Gallery #4: Pavel Zoubok Gallery

Collage can be juvenile, or cluttered, or cheap. The collages of Matthew Cusick, on display at Pavel Zoubok Gallery, were anything but. Easily my favorite exhibit of the day, Cease to Exist attempted to capture the culture of 1970s California through a mishmash of vintage maps. This was my thought process…

“That looks like a painting of a golf course. But wait, that’s not paint. Oh cool, he cut up maps and meticulously       pieced them together to create a picture. Is that sand trap a map of Michigan?”

From far away these images succeeded in capturing the feeling of the Golden State: muscle cars, the swell of a cresting wave, golf courses, and even a portrait of Manson’s women. However, it was the detail provided by the maps that stole the show. A patchwork quilt of cartography, my mom found the location of her wedding reception amid the outline of a TransAm, while others found out they grew up a few miles apart from those same contours. The beautiful thing about this exhibit is that it succeeded where many a museum has failed: it enabled connections and interaction. People were not just taking in the images, they were processing them and giving back to the artistic experience. There were a thousand stories to be told in those collages, and you didn’t need an audio guide or wall plaque to tell them.

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Kara’s Wave. By Matthew Cusick.

Gallery #5: Margaret Thatcher Projects

Margaret Thatcher Projects had paintings. Alas, these were no ordinary paintings. These were 3D paintings. Colorful Koosh balls of pure paint shoved through the canvas from the back. Round geodes with fissures of color, cracks exploding with oranges, blues, reds, yellows, and a million other hues. It took all of your effort to stop yourself from reaching out and squeezing them. It’s one of those you have to see it to believe it type of exhibits, and really, you should see it. Vadim Katznelson, check him out.

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Like Green Plants by Vadim Katznelson.

Gallery #6: Daniel Reich Gallery

The Daniel Reich Gallery showcased the consumerist commentary of Christian Holstad. Wilted shopping carts expressed both the fatigue society feels from constantly buying things as well as the symbolic wind leaving our sails as the recession set in. There were also paintings that I refer to as “Trashcan Testimonials.” Essentially portraits of people, minus the people. Trying to convey the belief that you can tell a lot about a person by what they throw away. To be perfectly frank, I wasn’t that interested. However, we were shortly off to our final stop of the day.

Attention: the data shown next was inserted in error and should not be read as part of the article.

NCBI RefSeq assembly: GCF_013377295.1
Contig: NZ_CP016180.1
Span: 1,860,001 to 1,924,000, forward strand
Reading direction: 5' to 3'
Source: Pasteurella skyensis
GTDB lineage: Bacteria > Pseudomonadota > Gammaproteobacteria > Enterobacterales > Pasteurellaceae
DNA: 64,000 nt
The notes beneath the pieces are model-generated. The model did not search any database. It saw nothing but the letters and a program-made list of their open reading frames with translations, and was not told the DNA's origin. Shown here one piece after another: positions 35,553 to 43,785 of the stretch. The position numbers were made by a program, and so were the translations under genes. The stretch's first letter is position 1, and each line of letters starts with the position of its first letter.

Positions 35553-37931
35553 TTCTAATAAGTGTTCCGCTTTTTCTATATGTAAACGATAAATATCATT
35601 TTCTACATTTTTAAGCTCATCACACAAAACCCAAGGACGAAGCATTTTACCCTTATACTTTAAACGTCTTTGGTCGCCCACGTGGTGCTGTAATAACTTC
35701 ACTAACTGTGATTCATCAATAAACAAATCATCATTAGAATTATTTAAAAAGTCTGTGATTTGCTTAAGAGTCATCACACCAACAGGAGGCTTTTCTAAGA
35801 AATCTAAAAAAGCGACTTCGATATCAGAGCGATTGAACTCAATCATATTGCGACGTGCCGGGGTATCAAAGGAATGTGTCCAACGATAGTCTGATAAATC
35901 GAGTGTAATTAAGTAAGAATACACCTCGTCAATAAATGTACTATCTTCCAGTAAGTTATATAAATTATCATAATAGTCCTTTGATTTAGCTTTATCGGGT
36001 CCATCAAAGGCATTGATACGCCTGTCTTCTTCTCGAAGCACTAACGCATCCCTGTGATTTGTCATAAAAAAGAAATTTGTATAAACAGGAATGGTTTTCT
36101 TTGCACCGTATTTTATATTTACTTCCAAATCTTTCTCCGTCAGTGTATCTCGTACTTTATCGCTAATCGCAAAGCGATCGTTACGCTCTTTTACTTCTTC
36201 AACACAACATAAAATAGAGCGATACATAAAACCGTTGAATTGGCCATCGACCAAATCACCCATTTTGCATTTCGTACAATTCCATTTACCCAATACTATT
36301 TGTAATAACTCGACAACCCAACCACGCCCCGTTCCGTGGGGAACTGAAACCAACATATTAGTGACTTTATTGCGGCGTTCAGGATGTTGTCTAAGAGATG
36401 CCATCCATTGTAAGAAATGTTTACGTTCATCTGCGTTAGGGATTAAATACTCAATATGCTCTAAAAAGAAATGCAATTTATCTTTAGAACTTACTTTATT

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The Road to Hell is Paved (Best Buy) by Christian Holstad.

Gallery #7: Pace Wildenstein

Pace Wildenstein is one of the more well known galleries in the world, and they were featuring the work of one of the “hot” artists in the world today. Rafael informed us that Zhang Huan got his start by covering himself in honey, going into an outhouse, letting the bees or some other flying critters swarm his face, and videotaped the experience. Wonder what the 1871 Royal Academy would have thought about that? Not being a big fan of bees myself, I was relieved to see that this exhibit lacked insects of any variety. It was a peaceful, almost stark, and seemed kind of normal for such an “edgy” artist – and this with a giant Buddha made of ash in the center of the gallery. The black and white paintings, drawn from scenes from the mythology of a 7th-century Chinese prophecy book, were given a greater amplitude of interestingness by the unexpected use of feathers. It seemed fitting to start with a strangely soothing computer art installation and end with a modern twist to centuries old religion.

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Rulai by Zhang Huan.

And so concluded our gallery tour of Chelsea. We bid adieu to Rafael, who through his insight and clear passion for the work, had made the trip informative, provoking, and downright fun. The shows we had seen had done exactly as Rafael had promised: they had been new, they had provoked me and my coterie of lovely ladies in both good and bad ways, and they had challenged at least my definition of art.

However, the greatest thing that I took away from this excursion was this simple fact: I had enjoyed a day with modern art. I wasn’t angry. I didn’t feel cheated by having to pay for art that I didn’t think was worthy of being called art. Rather, I felt invigorated. There was a life lesson in there somewhere, keeping your mind open to new experiences or something, but all I could say was: “Well played, Modern Art. Until we meet again.”

One Response to “Life Lessons from a Gallery Tour”

  1. Robin Banks on January 29th, 2010

    What a wonderful post, easily one of the best things I have ever best on Museumist.